Meet The Women Who Make Abortions Possible

This article was originally published on January 22, 2015.

In 1973, Jane Roe needed an abortion. She couldn't access one in her state (Texas, where abortion was illegal except to save the mother's life) and so Roe carried to term and gave her child up for adoption. Then, she sued Texas.

Roe v. Wade made it to the Supreme Court, which on January 22, 1973 ruled 7-2 that a fetus is not a person: The decision to abort belongs to a pregnant woman alone. This landmark decision affirmed that every woman in the U.S. has the same right to an abortion during the first two trimesters of pregnancy "as she has to any other minor surgery," TIME wrote of the decision in 1973.

Today, that right is under attack. As the legal battle over abortion plays out on the national stage, we often lose sight of what this procedure looks like on the ground. Individuals across the country are working tirelessly behind the scenes to ensure that women who need abortions can access them. We spoke with five of these workers — a doula, a counselor, a clinic escort, a doctor, and a practical support volunteer — about what they do, why they do it, and their takes on the future of women's reproductive rights in America. Whatever your stance — pro-life or pro-choice — you'll want to hear what these five women have to say. Read on for their stories.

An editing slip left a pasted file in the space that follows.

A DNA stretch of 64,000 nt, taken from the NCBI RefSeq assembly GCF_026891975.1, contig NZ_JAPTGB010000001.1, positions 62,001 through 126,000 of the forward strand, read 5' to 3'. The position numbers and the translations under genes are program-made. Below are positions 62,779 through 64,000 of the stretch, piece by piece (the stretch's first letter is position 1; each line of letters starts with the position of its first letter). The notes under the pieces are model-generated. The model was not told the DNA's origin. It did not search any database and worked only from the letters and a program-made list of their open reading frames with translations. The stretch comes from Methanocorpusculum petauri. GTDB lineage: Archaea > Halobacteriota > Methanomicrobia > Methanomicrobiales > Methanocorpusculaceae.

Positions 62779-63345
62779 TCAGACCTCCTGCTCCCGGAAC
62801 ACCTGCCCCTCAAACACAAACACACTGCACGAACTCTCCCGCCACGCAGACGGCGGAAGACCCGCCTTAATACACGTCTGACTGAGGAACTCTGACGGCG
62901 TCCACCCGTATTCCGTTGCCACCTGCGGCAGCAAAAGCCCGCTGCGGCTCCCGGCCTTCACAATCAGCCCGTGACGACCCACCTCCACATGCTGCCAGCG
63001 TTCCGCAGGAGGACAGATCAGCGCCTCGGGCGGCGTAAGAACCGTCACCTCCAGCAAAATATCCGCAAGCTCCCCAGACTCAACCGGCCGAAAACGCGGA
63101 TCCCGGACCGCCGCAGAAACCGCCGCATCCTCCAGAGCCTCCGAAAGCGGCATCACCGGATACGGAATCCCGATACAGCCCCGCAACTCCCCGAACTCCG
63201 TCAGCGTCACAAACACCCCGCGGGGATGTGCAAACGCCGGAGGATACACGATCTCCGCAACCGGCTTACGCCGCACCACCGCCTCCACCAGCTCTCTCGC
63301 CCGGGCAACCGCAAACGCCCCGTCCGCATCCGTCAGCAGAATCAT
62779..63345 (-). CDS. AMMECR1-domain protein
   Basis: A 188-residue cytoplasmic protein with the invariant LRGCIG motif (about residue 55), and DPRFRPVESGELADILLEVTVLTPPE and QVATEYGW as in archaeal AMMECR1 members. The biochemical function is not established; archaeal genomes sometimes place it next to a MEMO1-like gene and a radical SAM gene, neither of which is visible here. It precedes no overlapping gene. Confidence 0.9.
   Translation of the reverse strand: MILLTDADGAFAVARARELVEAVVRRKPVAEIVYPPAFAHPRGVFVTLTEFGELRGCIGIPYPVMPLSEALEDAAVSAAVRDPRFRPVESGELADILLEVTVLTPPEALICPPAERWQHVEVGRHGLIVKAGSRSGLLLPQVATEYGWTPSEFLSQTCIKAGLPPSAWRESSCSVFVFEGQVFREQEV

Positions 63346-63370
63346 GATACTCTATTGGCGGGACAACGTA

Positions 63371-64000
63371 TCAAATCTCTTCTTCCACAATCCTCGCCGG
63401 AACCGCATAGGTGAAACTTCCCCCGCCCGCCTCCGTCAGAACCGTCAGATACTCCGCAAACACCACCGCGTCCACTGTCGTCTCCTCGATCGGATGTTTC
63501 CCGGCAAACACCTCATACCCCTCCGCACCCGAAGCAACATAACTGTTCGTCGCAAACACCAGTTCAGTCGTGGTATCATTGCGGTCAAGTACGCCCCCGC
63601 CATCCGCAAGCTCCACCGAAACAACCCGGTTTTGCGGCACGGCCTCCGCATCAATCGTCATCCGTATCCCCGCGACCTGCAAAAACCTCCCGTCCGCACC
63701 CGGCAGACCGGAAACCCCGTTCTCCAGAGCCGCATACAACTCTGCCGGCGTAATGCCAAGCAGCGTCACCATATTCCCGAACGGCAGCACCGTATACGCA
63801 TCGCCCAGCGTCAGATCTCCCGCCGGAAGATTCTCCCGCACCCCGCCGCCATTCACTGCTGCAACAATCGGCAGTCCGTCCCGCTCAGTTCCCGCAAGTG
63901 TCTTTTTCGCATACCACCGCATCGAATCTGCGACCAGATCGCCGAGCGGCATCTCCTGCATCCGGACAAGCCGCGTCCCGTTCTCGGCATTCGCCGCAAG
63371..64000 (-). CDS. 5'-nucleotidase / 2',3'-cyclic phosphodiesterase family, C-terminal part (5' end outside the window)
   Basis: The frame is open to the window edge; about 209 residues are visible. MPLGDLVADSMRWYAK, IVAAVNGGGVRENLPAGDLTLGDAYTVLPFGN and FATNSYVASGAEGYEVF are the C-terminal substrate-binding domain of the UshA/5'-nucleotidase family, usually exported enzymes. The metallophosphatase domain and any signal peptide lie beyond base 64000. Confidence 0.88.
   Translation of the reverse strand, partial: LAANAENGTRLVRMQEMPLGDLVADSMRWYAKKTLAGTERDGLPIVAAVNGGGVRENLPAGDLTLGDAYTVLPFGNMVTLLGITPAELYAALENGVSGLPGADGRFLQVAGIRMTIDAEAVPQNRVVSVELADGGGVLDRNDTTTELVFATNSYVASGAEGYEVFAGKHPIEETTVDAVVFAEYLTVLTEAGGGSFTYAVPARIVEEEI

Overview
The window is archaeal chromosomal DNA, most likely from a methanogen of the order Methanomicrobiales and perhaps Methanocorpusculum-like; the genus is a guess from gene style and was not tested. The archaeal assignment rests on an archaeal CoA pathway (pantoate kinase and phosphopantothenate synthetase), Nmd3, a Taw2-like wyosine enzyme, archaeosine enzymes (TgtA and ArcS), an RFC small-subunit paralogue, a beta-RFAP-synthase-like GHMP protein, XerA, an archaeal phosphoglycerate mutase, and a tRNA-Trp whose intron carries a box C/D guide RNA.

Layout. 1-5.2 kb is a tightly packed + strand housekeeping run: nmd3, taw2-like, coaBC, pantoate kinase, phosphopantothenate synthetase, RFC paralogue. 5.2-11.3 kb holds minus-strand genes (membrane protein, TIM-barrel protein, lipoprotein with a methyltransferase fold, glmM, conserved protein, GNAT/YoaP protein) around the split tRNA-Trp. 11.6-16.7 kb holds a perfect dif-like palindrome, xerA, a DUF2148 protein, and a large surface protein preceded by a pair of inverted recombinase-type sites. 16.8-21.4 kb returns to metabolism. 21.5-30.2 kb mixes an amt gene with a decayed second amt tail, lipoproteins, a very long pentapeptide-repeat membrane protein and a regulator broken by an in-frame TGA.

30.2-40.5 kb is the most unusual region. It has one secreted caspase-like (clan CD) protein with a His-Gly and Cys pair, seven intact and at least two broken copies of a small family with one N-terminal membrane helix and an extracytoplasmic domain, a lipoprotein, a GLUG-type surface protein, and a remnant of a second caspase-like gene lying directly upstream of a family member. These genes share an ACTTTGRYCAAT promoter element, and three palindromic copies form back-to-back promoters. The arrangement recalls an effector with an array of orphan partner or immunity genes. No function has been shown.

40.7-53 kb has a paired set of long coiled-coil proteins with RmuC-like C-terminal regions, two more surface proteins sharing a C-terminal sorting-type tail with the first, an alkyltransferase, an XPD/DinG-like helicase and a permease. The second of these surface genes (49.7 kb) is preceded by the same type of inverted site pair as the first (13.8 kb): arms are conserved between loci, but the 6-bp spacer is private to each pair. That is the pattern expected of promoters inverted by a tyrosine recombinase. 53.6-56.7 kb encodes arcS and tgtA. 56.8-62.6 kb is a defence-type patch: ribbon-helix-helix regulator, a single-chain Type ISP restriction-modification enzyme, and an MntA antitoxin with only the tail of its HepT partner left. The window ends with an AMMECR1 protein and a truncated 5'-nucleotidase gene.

Some women have asked to be identified only by their first names.
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Randi

Randi is a counselor at Planned Parenthood.

When I started social work school, in my first-year internship field placement, I decided I wanted to give reproductive rights a try. I got really lucky and was placed at Planned Parenthood in Manhattan. I've been here ever since, and that was 14 years ago. I'm really passionate about working with women and working in health care. [This is] both together: working for reproductive rights, with women, on the front lines of clinical services. It's always been rewarding.